What's new in Octopus 2.4
I just pushed the button on a pre-release version of Octopus Deploy 2.4. This release is bigger than Ben-Hur! Our last major release was almost two months ago, and it shows: we closed 79 issues in GitHub, and added a bunch big new features. It's so big that we'll be doing a free webinar about what's new in 2.4. Hope you can make it!
Here's a brief rundown of what's new in this release.
The most significant visible change in 2.4 is that we've added a new top-level area, called the Library:
Previously, NuGet feed settings and Library Variable Sets lived under the Configuration tab, which was for administrators only. Since we're adding a number of new features that are going to be shared across projects, we decided it was time to have a dedicated place for these settings to live.
Better built-in NuGet repository management
There are a number of tabs under the library, the default being the built-in NuGet repository.
You can click on any package to view a list of versions:
You can select packages to delete them, or click a version to view the details:
You can even upload packages directly from the UI, which is useful when deploying one-off utilities:
Packages in the built-in repository are now automatically cleaned up as part of your retention policies. Packages that are no longer used by any releases will be automatically deleted from disk when the corresponding releases are deleted.
This feature is, in my opinion, the coolest feature in 2.4. Step templates allow you to create reusable steps that you can use across projects. This feature actually began life as a pull request from David Sansum from Sporting Solutions, and we loved the concept. A huge thanks to David and Sporting Solutions!
Here's how it works. The step templates tab is where your templates live:
When adding a template, you can choose to use any of the built-in step types. For this example, I'll use a PowerShell script:
Give your template a name and description so that other people know what it's used for:
My script is going to stop a Windows Service, so I'll want people who use my step template to tell me which service they want to stop. I do this by defining parameters:
With my parameters defined, I can now define how my step template will run, and make use of those parameters:
Now this is the exciting bit. When defining the deployment process for any project, I can use my step template as if it was a built-in step:
When using the step template, the parameters that I defined are available to edit, and can be bound to variables:
I think this feature is going to unlock a ton of possibilities around being able to create reusable blocks of scripts or other steps. We'll be building a place for people to share their step templates in the future, so watch this space! :-)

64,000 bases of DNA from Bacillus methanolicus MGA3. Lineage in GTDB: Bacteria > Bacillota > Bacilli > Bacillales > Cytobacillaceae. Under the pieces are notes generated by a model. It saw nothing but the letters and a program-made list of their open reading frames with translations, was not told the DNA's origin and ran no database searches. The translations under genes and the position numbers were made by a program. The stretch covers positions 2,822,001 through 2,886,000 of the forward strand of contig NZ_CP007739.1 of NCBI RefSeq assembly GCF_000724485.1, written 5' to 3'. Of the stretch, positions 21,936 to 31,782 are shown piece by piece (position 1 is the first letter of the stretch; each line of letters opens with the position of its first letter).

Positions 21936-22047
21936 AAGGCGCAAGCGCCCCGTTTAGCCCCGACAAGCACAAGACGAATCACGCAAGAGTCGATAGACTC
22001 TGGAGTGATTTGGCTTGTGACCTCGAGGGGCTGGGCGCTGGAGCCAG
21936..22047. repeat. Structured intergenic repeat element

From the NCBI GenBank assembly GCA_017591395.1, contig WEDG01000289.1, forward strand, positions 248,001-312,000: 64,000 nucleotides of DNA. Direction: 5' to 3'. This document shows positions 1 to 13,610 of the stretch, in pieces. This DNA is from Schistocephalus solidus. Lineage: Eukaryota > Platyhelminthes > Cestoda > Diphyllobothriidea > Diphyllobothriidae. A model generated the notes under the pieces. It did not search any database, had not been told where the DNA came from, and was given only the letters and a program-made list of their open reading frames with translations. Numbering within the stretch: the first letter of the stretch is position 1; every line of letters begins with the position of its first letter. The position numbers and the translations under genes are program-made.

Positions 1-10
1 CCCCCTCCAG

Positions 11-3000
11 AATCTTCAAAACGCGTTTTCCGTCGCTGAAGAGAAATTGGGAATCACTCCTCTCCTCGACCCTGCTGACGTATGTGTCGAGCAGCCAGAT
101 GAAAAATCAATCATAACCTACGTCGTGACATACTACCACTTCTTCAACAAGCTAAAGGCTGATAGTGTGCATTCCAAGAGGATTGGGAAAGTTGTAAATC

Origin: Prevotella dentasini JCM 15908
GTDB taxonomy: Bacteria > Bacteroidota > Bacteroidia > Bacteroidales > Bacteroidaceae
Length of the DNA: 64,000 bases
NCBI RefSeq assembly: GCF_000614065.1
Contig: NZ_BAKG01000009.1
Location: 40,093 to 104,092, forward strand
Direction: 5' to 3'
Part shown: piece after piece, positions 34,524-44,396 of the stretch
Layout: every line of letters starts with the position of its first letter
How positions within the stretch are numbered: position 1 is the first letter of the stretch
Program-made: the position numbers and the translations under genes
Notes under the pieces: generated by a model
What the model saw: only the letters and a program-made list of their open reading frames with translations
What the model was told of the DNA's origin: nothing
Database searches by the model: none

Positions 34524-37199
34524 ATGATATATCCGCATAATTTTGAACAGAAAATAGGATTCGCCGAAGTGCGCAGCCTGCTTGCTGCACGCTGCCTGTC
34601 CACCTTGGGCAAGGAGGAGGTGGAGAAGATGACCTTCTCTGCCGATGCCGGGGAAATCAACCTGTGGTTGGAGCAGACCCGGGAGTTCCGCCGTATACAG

If all of your deployments follow a similar pattern, it's tempting to create a set of reusable PowerShell functions to use between them. In the past, while it was possible, there was never a very nice way of being able to use share these functions easily.
Now in Octopus 2.4, you can use Script modules to define a set of PowerShell functions - essentially, a
You can then include the script module as part of a project deployment process:
Now, whenever you run PowerShell within that project, the module will be available. This means you can reference the module from a script step, or inside your
Deploy.ps1 and related files. During runtime, Octopus will ensure the module is on the Tentacle and loaded; there's no extra work to do:
Active directory groups in teams
The third highest voted suggestion on UserVoice is now done - you can link Teams in Octopus to Active Directory groups:
We need you help to test this out, as Active Directory integration is tricky at the best of times. If you're using AD and can try 2.4.1 out for us to ensure the group membership works, we'd really appreciate it.
With Octopus 2.0 we greatly simplified the permissions system by creating a handful of high-level roles. Some customers needed the ability to modify these built-in roles, however, or to define new ones. In 2.4, you can now define your own.
Roles can be found from the Teams page:
From there, you can add a custom role, or modify the permissions of the built-in roles:
Integrated Windows authentication
If you're using Active Directory authentication, users will now get the option to sign in using an integrated windows authentication challenge instead of typing their password directly:
Of course, if you sometimes need to sign in as a different user, or for some reason this doesn't work, you can continue to sign in the old way.
Keep a limited number of backups
Henrik implemented this in his first day on the job. You can now tell Octopus how many backups of the Octopus database should be kept:
Customizable release number strategies
When you create a release, Octopus attempts to generate a release number for you by incrementing the previous version number. You can now take more control over this behavior by editing your project settings. You can either tell Octopus to make the release number match the number of a specific NuGet package:
Or you can specify a format yourself using syntax like this:
Sometimes it can get confusing to work out where exactly you are in an application like Octopus. In 2.4, we added the ability to upload a custom logo for each project. This logo will appear in the top left corner when navigating your project:
You can change the logo from the settings page:
Try it out and tell us what you think!
Right now this version of Octopus is a pre-release, and while it fixes a ton of issues, it's always possible that it may introduce some. Since there are so many changes, we'd really love for you to download it and take it for a spin. I think the new features make it a pretty compelling upgrade!